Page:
Microsoft Explains Why It Left 3 ZeuS Botnet Servers Alive

Yesterday we learned from FireEye researchers that Microsoft failed to take down 3 command and control (C&C) servers used by the ZeuS botnet that it disrupted last week. As it turns out, Microsoft left the servers alive intentionally.

We have contacted Microsoft representatives and asked for clarifications regarding the 3 mystery C&C servers.

It sounds like FireEye experts are not familiar with the strategy adopted by the Redmond company for this major takedown.

While Microsoft clarifies matters for FireEye, Richard Boscovich, senior attorney at Microsoft Digital Crimes Unit provided a statement to explain precisely why the servers were left unharmed.

Here’s what Mr. Bosovich’ said:

The command and control servers referenced in FireEye's blog post were not seized as part of the March 23rd raids. Microsoft intentionally did not target these command and control servers for strategic reasons and believes those servers may be part of the Zeus botnets’ fallback mechanism.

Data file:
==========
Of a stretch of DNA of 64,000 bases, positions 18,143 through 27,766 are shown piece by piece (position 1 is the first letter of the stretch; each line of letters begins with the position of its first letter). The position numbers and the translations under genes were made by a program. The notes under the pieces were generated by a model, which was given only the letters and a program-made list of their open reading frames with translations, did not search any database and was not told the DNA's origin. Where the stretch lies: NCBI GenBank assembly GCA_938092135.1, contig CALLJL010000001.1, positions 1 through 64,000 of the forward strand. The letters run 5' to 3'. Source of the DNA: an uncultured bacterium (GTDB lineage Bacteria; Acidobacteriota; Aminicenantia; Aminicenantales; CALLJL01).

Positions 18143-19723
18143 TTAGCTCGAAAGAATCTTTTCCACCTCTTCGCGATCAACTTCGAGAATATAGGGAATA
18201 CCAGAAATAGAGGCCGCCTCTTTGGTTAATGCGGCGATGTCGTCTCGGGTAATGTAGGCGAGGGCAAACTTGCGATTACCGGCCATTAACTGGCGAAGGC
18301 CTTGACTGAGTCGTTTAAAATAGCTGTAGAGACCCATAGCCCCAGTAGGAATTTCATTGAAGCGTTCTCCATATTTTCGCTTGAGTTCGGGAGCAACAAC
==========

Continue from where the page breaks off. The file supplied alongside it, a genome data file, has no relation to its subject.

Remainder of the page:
As we have said before, this was the first action is a long term campaign. Additionally, we have just received court approval to begin looking at the evidence seized as part of the raids and will be sure to share more information when it is available.

It’s important to note that there are hundreds of Zeus botnets with numerous command and control servers operating today. Due to the unique complexity of Zeus botnets, the goal here was not the permanent shutdown of all impacted targets.

Rather, our goal was a strategic disruption of operations to mitigate the threat in order to cause long term damage to the cybercriminal organization that relies on these botnets for illicit gain.

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